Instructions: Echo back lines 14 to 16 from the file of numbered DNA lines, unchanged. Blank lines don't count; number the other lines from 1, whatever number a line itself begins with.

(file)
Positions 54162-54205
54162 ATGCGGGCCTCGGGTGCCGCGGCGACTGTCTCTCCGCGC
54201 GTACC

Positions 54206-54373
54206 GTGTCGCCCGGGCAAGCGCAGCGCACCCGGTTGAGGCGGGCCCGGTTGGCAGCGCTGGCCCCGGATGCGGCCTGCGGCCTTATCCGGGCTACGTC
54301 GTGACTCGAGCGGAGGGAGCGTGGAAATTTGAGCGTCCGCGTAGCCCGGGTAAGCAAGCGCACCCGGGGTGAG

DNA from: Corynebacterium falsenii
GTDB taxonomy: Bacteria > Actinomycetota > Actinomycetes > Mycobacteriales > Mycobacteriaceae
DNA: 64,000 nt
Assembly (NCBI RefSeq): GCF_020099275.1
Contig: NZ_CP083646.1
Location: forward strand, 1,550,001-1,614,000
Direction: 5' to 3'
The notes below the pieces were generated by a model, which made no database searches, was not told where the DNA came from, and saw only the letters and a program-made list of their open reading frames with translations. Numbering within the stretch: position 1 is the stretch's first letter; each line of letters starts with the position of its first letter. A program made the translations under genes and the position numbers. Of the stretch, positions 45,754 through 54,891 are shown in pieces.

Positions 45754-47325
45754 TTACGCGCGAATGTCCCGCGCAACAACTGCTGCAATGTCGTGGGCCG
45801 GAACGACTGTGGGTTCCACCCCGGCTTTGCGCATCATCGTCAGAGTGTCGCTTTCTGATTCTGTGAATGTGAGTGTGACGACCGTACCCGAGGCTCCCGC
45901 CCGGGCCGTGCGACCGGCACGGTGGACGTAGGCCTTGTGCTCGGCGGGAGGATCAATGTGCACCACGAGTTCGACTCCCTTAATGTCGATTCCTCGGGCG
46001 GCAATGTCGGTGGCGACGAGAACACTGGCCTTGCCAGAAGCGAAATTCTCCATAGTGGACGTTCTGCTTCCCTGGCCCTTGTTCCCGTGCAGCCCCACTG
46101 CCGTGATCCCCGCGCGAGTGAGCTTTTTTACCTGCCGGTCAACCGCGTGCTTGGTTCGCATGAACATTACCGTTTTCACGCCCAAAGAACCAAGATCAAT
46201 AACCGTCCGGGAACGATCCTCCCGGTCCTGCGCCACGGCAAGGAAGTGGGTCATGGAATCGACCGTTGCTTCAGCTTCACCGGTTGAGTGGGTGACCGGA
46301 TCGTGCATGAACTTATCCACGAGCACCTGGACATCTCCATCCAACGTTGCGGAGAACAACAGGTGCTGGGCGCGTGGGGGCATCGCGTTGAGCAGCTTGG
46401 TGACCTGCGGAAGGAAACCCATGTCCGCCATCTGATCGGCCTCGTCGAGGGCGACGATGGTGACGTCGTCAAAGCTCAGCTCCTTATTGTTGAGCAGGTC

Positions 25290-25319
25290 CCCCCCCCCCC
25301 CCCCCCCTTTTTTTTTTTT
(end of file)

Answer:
The notes below the pieces were generated by a model, which made no database searches, was not told where the DNA came from, and saw only the letters and a program-made list of their open reading frames with translations. Numbering within the stretch: position 1 is the stretch's first letter; each line of letters starts with the position of its first letter. A program made the translations under genes and the position numbers. Of the stretch, positions 45,754 through 54,891 are shown in pieces.

Positions 45754-47325
45754 TTACGCGCGAATGTCCCGCGCAACAACTGCTGCAATGTCGTGGGCCG